What can a lender do to protect itself? From a preventative perspective, it is important for lenders to be aware of this bankruptcy concept when making loans and assessing the sufficiency of the collateral offered for the loan. Because of the risk that a lender’s floating lien might become fixed on the Petition Date if the borrower seeks bankruptcy protection, lenders should consider whether additional sources of collateral should be required of certain borrowers or for certain loans in order to sufficiently secure repayment.
A lender can also utilize strategies in a bankruptcy case to protect its interests where it has a floating lien on inventory and/or accounts. The lender can file a motion to lift the automatic stay of 11 U.S.C. § 362(d) to recover possession of its collateral (i.e., the Petition Date inventory and/or accounts and cash proceeds of that collateral received after the Petition Date, also known as “cash collateral”) where the debtor has failed to provide adequate protection to the lender for its use of the collateral. The lender can also, or alternatively, demand that the debtor provide adequate protection to the lender for its use or sale of the lender’s collateral. The Bankruptcy Code requires debtors to provide adequate protection to creditors to use or sell property subject to a creditor’s lien or interest (see 11 U.S.C. § 363(e)), which can include both monetary payments and granting replacement liens (see 11 U.S.C. § 361). Lenders can also protect their interests where the debtor has liquidated inventory subject to its floating liens. The proceeds of such inventory become the lender’s cash collateral, and the Bankruptcy Code prohibits debtors from using cash collateral unless it obtains either the consent of the entities having an interest in the cash collateral or court authority to use the cash collateral over the interested party’s objection. See 11 U.S.C. § 363(c)(2). The debtor is also required by the Bankruptcy Code to segregate cash collateral from other cash and account for it separately. See 11 U.S.C. § 363(c)(4).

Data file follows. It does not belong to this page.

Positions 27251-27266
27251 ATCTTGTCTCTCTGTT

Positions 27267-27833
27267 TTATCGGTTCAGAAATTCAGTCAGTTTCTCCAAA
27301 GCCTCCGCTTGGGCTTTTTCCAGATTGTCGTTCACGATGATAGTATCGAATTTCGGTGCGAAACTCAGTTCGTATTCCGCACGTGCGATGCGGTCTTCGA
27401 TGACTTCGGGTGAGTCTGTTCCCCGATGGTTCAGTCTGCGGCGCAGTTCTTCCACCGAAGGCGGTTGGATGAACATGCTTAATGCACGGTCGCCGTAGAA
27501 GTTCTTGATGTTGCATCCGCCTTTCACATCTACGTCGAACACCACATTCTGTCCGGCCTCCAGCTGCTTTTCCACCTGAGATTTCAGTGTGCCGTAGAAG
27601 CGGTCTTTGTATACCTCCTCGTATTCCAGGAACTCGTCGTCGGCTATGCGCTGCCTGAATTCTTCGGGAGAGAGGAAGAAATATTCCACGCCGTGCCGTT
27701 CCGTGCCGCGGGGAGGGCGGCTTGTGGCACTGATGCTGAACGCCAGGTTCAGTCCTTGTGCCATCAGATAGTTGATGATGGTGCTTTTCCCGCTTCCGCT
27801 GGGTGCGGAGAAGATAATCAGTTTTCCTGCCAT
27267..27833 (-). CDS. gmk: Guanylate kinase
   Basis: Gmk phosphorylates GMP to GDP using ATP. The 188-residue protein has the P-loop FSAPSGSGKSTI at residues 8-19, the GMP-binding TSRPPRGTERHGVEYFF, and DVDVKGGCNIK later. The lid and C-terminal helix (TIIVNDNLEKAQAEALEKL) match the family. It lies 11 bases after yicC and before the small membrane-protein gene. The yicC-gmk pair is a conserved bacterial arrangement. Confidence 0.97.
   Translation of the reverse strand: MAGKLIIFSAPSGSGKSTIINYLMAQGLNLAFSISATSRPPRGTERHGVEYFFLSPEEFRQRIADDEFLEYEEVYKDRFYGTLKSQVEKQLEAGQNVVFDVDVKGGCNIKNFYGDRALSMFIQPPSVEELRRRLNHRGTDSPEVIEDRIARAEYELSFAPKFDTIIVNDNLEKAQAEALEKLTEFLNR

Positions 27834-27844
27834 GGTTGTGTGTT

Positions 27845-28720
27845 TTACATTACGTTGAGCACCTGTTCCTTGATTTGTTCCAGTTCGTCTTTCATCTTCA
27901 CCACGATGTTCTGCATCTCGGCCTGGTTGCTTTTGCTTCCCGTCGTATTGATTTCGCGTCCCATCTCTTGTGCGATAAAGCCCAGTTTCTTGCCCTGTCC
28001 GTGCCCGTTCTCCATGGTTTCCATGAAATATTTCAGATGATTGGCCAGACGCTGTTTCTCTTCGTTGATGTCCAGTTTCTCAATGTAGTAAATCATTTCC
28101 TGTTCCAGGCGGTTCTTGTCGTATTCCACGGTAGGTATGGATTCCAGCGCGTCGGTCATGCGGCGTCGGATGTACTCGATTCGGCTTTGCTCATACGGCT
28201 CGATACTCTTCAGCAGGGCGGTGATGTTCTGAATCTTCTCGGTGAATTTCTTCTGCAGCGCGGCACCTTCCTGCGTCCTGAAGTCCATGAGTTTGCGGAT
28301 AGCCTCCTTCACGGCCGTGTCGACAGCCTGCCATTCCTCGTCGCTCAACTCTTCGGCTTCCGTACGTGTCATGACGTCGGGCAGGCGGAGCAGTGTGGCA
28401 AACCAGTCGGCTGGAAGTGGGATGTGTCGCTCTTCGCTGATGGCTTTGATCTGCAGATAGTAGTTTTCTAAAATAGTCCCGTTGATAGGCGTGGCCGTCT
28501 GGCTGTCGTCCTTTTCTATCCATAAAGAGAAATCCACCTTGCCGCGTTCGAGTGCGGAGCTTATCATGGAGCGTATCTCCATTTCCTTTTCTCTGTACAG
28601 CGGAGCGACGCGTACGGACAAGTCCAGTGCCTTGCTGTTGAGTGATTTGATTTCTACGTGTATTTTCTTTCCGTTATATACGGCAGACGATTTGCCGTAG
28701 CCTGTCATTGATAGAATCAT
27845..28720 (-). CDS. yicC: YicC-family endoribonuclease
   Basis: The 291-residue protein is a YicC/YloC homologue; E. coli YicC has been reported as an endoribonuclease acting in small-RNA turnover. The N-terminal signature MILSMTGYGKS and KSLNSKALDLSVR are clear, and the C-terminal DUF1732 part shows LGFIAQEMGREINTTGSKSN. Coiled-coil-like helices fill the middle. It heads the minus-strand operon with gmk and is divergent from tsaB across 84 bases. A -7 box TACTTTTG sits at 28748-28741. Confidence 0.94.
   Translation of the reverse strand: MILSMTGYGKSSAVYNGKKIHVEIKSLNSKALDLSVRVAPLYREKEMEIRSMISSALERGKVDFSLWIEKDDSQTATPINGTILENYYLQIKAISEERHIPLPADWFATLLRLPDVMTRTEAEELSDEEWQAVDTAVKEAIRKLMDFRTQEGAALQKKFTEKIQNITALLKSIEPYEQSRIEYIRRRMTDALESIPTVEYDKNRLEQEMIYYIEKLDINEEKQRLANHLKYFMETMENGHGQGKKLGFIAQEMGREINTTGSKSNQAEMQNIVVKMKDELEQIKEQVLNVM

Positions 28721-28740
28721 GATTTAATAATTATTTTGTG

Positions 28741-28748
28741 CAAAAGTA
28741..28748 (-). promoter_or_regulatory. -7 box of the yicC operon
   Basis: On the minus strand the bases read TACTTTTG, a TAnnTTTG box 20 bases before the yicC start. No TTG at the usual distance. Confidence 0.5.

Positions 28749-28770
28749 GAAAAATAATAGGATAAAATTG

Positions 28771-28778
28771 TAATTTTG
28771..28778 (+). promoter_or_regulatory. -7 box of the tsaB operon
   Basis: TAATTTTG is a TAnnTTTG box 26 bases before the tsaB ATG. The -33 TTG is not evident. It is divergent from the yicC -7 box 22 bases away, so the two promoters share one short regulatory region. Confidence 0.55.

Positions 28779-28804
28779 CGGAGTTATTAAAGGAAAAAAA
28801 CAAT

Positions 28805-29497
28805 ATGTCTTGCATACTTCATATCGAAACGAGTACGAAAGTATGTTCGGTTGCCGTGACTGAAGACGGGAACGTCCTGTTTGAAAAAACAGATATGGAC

While the floating lien is limited in bankruptcy, through these efforts, or a combination of them, lenders can potentially recover the Petition Date collateral or the value of its Petition Date collateral or negotiate a settlement providing the lender a replacement lien on the debtor’s post-petition inventory in exchange for granting its consent for the debtor to use its collateral and cash collateral.
Author: Elizabeth A. Amandus, Member, Bankruptcy, Creditors Rights, Financial Services, Commercial Litigation, Transactional Law Practice Group
© May 2019 Jackson Kelly PLLC
 Section 9-204(1) of the Uniform Commercial Code, which has been enacted in most states, validates after acquired collateral clauses. Additionally, Section 9-203(3) and 9-306 of the Uniform Commercial Code provide that security interests attach automatically to proceeds of collateral.
 Bankruptcy law and floating liens—Floating liens and post-petition property, 2 Sec. Interests in Pers. Prop. § 34:33.
 Subsection (b) addresses that, except in limited circumstances, the Lender’s lien on Petition Date inventory and/or accounts will extend to post-petition “proceeds, products, offspring, and profits” of the Petition Date inventory and/or accounts.
 Bankruptcy law and floating liens—Floating liens and post-petition property, 2 Sec. Interests in Pers. Prop. § 34:37.